Huna Tlingit Traditional Gull Egg Legislation Passes House
Washington, D.C. – For nearly 50 years, the Huna Tlingit people of Southeast Alaska have been prohibited by federal regulation from practicing an integral part of their heritage they have shared for generations – the traditional harvest of gull eggs in Glacier Bay. Today, Alaska Congressman Don Young made headway in resolving this longstanding subsistence concern by passing H.R. 3110, the Huna Tlingit Traditional Gull Egg Use Act, which would allow members of the Hoonah Indian Association to resume the harvest of seagull eggs in the Glacier Bay National Park.
“Passage of this legislation is an important step for upholding the traditional way of life for Alaska’s First People,” said Congressman Don Young. “For the Huna Tlingit people, this traditional gull egg harvest is a culturally significant practice that took place well before the establishment of the Glacier Bay National Park. It’s a shame that even after Congress amended the Migratory Bird Act in 1995 to allow for customary and traditional use of migratory birds by indigenous inhabitants of Alaska, gull egg harvests remained prohibited under National Park Service regulation. I look forward to the day when Huna Tlingit tribal members with living memories of harvesting gull eggs will be able to teach younger members the traditions of their ancestors.”
Click here to watch Congressman Young passing the Huna Tlingit Traditional Gull Egg Use Act on the House floor.
In February, Alaskan Congressman Don Young, Chairman of the House Natural Resources Subcommittee on Indian and Alaska Native Affairs, convened a hearing on the H.R. 3110, which included testimony from Robert Starbard of the Hoonah Indian Association. During the hearing, Starbard expressed strong support for the legislation which would once again permit the Huna Tlingit people the ability to harvest traditional foods by allowing tribal members to collect certain types of gull eggs twice a year in designated areas of the National Park. These harvests, which uphold an important cultural practice for the Huna Tlingit people, are required to be ecologically sustainable.
Hoonah Indian Association’s Tribal Administrator Robert Starbard offered these words during his hearing testimony:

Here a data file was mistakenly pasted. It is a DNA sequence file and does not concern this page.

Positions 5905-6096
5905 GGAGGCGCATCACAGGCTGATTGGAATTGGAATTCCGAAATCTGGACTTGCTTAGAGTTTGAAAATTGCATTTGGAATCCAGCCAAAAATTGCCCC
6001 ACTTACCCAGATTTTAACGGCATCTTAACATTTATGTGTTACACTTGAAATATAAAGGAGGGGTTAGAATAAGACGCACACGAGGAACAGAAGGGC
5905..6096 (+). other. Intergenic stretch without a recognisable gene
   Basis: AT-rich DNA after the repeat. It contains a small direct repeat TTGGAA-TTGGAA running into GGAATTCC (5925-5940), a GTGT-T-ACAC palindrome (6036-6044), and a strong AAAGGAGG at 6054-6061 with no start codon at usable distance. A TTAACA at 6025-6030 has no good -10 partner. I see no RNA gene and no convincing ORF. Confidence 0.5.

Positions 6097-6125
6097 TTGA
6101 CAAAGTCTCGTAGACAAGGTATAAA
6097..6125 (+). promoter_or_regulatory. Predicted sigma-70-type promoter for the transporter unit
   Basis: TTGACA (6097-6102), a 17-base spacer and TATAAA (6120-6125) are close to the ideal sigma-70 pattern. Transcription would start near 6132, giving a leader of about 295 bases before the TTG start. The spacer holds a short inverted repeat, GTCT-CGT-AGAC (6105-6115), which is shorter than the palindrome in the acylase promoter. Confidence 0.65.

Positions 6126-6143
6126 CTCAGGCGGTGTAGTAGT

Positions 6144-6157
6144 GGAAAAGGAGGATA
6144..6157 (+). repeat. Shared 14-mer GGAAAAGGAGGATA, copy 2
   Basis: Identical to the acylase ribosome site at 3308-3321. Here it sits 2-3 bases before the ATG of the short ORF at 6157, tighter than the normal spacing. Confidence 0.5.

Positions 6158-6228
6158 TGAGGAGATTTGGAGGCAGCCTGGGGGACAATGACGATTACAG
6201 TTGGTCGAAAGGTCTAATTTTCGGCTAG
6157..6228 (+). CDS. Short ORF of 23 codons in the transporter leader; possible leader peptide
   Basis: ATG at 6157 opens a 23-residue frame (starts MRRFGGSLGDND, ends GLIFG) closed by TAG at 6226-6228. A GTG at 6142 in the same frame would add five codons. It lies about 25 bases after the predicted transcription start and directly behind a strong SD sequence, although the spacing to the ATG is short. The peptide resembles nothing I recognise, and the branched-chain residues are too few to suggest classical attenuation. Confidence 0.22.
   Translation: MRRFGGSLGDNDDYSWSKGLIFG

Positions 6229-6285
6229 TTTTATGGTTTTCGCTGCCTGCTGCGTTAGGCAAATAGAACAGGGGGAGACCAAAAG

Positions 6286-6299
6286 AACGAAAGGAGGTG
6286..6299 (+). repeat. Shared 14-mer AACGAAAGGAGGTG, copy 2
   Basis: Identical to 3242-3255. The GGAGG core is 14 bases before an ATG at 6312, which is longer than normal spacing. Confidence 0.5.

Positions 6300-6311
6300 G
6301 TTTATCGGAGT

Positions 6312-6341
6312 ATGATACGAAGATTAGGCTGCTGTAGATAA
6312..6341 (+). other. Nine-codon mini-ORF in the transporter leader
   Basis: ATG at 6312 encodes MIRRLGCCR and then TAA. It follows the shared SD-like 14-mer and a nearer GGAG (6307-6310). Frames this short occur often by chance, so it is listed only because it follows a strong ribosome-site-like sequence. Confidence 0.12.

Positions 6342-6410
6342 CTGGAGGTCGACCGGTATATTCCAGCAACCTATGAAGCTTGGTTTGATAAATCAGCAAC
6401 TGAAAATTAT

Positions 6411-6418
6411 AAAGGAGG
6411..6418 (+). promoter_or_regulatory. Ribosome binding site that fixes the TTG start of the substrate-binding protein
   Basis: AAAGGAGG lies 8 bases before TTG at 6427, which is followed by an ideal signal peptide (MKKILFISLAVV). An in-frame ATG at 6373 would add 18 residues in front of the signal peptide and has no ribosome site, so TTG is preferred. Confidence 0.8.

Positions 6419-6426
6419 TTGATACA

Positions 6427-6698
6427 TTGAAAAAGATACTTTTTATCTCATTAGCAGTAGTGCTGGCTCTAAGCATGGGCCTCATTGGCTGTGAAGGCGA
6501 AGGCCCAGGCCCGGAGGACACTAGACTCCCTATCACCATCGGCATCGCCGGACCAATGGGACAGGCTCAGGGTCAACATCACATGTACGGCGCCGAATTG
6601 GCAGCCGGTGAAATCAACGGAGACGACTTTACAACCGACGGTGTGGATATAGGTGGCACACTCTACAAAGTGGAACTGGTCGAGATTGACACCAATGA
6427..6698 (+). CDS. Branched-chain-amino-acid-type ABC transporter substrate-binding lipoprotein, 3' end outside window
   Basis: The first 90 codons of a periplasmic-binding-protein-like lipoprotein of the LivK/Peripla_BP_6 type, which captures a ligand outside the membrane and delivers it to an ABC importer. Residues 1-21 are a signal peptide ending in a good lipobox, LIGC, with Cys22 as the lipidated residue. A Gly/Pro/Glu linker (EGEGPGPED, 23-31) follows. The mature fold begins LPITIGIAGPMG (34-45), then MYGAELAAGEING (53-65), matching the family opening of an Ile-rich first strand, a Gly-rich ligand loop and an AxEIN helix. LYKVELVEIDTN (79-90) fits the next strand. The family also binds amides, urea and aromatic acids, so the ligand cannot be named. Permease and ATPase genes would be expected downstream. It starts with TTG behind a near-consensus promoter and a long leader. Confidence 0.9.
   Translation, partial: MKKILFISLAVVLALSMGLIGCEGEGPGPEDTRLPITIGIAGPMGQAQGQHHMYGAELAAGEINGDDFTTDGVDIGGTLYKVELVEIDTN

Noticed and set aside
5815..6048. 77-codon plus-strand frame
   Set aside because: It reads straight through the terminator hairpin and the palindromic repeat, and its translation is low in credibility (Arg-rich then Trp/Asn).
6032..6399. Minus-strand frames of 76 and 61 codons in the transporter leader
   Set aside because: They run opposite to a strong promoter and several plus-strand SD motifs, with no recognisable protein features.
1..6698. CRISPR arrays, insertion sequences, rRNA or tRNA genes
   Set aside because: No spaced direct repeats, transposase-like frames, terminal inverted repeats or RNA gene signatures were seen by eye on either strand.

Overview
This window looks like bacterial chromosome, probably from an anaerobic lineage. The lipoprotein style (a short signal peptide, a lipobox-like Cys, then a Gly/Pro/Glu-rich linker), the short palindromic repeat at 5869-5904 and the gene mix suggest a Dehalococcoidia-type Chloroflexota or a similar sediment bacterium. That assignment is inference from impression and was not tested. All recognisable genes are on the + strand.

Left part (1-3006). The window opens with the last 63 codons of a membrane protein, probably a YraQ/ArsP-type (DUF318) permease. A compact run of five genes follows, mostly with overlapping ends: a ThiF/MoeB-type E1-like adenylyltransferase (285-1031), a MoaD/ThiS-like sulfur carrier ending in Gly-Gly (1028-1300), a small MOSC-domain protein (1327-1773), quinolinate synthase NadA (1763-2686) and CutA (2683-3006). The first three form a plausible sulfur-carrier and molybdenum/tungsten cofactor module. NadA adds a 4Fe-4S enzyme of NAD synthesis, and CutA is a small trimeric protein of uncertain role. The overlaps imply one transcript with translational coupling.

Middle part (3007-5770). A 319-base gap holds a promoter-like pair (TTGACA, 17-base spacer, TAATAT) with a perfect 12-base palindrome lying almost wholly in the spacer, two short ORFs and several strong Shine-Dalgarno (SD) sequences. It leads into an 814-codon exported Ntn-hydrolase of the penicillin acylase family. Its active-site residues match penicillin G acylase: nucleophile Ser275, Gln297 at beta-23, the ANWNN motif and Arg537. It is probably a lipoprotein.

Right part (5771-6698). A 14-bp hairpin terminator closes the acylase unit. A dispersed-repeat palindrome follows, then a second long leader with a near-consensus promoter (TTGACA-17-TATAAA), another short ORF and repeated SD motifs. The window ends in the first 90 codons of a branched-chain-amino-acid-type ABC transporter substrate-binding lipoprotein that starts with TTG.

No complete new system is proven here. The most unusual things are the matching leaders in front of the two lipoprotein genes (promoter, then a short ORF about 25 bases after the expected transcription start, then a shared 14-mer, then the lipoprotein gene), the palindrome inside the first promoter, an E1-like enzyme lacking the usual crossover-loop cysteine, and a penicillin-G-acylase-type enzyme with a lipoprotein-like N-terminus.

“Like most traditional hunting and gathering activities of the Tlingit people, the collection and consumption of gull eggs was and remains an integral part of Tlingit culture,” said Starbard. “It is a part of an annual cycle of renewal marking the return of spring. Glacier Bay was valued as the “breadbasket” of the Xuna Kawoo; eggs are a healthy springtime food and egg harvesting activities provide opportunities for family bonding, inter-generational learning, and connection to homeland.”
Glacier Bay National Park and Preserve is part of the traditional homeland of the Huna Tlingit people, who harvested eggs at gull rookeries in Glacier Bay prior to establishment of the park. Egg collection was curtailed in the 1960s as both the Migratory Bird Treaty Act and National Park Service regulations prohibited the activity. The Migratory Bird Treaty Act was later amended to allow for the creation of Alaska Native subsistence harvests in parks, but current National Park Service regulations still prohibit the gathering of gull eggs at Glacier Bay National Park and Preserve.
Congressman Young has worked to address this issue in the past, having introduced earlier versions of the Huna Tlingit Traditional Gull Egg Use Act. Senator Murkowski has sponsored companion legislation in the Senate, S. 156, and successfully moved the bill through the committee process last year.
H.R. 3110, which passed the House by voice vote today with bipartisan support, is expected to be taken up by the Senate in the near future.